Oh I wanted to grab her and hold onto her forever and never send her back.  Instead I just acknowledged what an incredible job she’s done acclimating to her new environment and living independently.  We got all the tears out that night. The next day when she left we all smiled and hugged and there was not a moment of sadness.  I have joy in my heart watching her grow and expand without our daily assistance.  I knew it would only be a few weeks before we’d be back in Italy.  I thought about the chicken soup I would cook for her to have in the freezer in case she gets sick while we are not there. 


How we love and cherish those holiday visits, when we have all our birds back in the nest for a few days, maybe even a few weeks.  How bittersweet when we send them off again to spread their wings. I couldn’t be more proud of her.  I miss her so much every day, but I’m not spending those days looking at home movies. I’m out creating my own next chapter. When she left she said, “Promise me you won’t be boring when I’m gone. You have so many talents.”  She’s proud of me, too!  Children are such a blessing and our new relationship as adults is evolving beautifully. 


Peposo - Italian Pepper Beef Stew


This Italian Pepper Beef Stew is slow-cooked for hours with a ton of red wine.  We only started seeing this dish at trattorias in the fall and winter, when it gets cold in Florence.  It was so hearty and comforting, I told Bruce I had to try and make it.  The origins of this dish are as exciting as the taste!  In the 15th century when Brunelleschi was building the Duomo on the Santa Maria dei Fiore in Florence, he had a team of tile makers.  The guys who baked the tiles in the furnace were called Fornaci and while on the job they would toss some cheap cuts of beef, a handful of peppercorns, garlic and Chianti into a terra cotta pot. They’d let it cook in the corner of the furnace all day.  The result? Shredded, delicious beautiful stew that warms your heart!



Modern versions of this recipe often also add tomato sauce to give the stew a little body. Your choice to add it or not. There is also debate about using whole peppercorns or ground pepper. I prefer some of each. The whole peppercorns mellow as they stew – you can eat them after cooking and they are lovely. The ground pepper is actually spicier than the whole ones. Literally takes about 15 minutes to toss the ingredients into an over-proof dutch oven (or terracotta pot if you have one), then let it cook in the oven for 6-8 hours and you are done! (I used a Le Creuset one time, and a heavy All Clad stock pot another time. I prefer the Le Creuset for this, but both work fine and cleaned up easily.) Ask the butcher to give you a few pieces of the bone for additional flavor. This recipe is even better the next night. Great to make ahead and reheat for easy dinners.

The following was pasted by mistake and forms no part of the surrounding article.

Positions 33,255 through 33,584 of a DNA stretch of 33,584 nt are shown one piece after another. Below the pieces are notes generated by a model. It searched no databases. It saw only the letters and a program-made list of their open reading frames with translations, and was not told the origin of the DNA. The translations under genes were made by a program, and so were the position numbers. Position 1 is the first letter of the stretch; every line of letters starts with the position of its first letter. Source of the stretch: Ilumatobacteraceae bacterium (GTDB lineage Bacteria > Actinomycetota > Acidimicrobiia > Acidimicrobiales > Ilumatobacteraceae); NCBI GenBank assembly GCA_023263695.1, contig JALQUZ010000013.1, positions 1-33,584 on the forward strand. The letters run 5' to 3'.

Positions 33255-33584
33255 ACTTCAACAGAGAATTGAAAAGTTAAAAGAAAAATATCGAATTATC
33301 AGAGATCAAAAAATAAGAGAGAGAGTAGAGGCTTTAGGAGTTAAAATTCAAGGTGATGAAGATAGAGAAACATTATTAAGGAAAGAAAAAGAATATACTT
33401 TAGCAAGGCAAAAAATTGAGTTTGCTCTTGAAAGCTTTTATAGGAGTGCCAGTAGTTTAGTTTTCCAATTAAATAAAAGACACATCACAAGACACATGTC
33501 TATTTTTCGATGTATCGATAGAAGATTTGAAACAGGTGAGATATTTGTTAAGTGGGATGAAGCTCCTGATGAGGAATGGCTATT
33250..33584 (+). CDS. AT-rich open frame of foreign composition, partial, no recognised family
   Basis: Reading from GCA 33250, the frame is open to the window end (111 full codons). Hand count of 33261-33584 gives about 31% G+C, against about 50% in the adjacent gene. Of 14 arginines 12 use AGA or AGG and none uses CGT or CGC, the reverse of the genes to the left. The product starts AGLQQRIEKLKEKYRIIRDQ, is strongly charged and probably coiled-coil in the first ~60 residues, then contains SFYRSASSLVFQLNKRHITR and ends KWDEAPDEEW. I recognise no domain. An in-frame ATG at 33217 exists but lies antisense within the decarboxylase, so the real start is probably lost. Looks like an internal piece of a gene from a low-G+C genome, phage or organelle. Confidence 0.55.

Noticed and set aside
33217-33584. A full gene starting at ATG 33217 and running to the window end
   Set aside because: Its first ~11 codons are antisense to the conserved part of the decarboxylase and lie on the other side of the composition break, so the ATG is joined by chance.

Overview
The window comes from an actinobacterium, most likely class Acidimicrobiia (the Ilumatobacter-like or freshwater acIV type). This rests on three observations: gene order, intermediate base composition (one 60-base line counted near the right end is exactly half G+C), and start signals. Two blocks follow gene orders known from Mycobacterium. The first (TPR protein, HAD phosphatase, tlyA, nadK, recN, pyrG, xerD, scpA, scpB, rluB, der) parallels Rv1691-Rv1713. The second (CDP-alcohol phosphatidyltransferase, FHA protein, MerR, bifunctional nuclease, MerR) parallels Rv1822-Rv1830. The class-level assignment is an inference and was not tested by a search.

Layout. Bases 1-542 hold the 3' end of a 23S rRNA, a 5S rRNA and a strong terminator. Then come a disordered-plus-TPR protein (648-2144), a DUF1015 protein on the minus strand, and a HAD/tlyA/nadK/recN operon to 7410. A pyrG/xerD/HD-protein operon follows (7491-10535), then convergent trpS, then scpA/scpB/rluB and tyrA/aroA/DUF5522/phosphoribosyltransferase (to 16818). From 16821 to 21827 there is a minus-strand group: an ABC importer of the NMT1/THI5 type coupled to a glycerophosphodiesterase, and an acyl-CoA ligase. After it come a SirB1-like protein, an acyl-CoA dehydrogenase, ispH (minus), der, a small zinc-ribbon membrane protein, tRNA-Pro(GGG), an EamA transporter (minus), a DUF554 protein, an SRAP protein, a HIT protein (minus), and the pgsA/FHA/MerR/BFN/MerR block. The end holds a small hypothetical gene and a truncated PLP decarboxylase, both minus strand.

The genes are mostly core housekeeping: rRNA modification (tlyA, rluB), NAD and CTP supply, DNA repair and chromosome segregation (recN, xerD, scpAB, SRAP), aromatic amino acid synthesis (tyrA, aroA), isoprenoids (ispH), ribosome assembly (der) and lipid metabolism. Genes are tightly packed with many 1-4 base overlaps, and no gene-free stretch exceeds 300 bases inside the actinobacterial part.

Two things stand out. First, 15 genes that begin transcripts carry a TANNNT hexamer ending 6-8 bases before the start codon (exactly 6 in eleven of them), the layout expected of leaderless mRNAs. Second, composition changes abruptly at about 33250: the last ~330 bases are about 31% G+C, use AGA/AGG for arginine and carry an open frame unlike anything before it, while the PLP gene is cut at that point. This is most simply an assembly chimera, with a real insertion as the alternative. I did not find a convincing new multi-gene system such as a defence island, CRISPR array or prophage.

Pepsi Italian Pepper Beef Stew


5 lbs. beef stew meat in 2x2” chunks (preferably shin meat)

Shin bone, sliced down the middle into a few pieces (optional, adds great flavor)

8-10 fresh sage leaves

6 bay leaves

1 whole head garlic, top sliced off to expose cloves, outer skin removed

1/8 cup whole black peppercorns

Liberal grindings freshly ground black pepper  (about 2 tablespoons)

Sea salt

1-2 cups tomato sauce (optional)

1 large bottle (500mL) Chianti (2 regular size bottles)


Preheat oven to 325 F (160 C) with rack in lower middle.

Place one layer of beef into the bottom of a Dutch oven. Season with salt, whole peppercorns and ground pepper.  Layer with sage and bay leaves. Nestle the head of garlic into the middle.  Add one of the beef bones.  Layer again with beef, salt, pepper, peppercorns, sage, bay leaves, continuing until all the meat and seasoning is in the pot.  Drizzle the tomato sauce across the top.  Add the other bones.  Add the wine to cover the meat completely. If you don’t have enough, you can use a little water.  

Peposo - Italian Pepper Beef Stew

Place lid onto the pot and place into the oven. Cook at 325 for 6-8 hours.

PEPOSO - Italian Pepper Beef Stew

Remove from oven. 

PEPOSO Italian Pepper Beef Stew

Serve with cannellini beans and sage leaves for a cozy, comforting meal on a cold night. I have to say it was spectacular to eat this simple dish, so rich in history, while looking out our  kitchen window at Brunelleschi's two duomos - Santa Maria di Fiore and San Lorenzo. Thank you, Fornaci, for this great invention! You could call their terra cotta creation the world's first slow cooker.  

Peposo Italian Pepper Beef Stew

Abroad! Your child's safety in another country

In Camelia's junior year of college she was eager to travel abroad, and it made complete sense for her to choose Shanghai as her destination since she is a Chinese major.  While her friends were making plans with other students to room together in Paris, Barcelona, or Rome, Camelia was on her own headed to China.  Of course we were proud of her for making such a bold choice, but would she be safe in China on her own? Would we have access to communication? Cell service? What would happen in the case of a medical emergency or a natural disaster? It's easy to let your head spin with all the ways your child could potentially be injured, abducted, harmed, harassed, or compromised in a foreign country.   Add China as the destination and you are bound to feel even less in control.  

Bruce and I were thrilled to have the opportunity to take to explore her new city and help her get set up in her dorm at East China Normal University.  Before her move-in date, we spent a week at a lovely hotel near the French Concession area called Twelve at Hengshan. It was an easy location to navigate the many attractions of this fabulous high-tech modern city with ancient historic culture. Our favorite feature was their spectacular breakfast, especially the wonton soup. With all the adventurous eating ahead of us for the days in China, we knew we would start each day with this amazing soup with fresh vegetables, broth and dumplings, as well as a spectacular array of breakfast foods to please travelers from any country.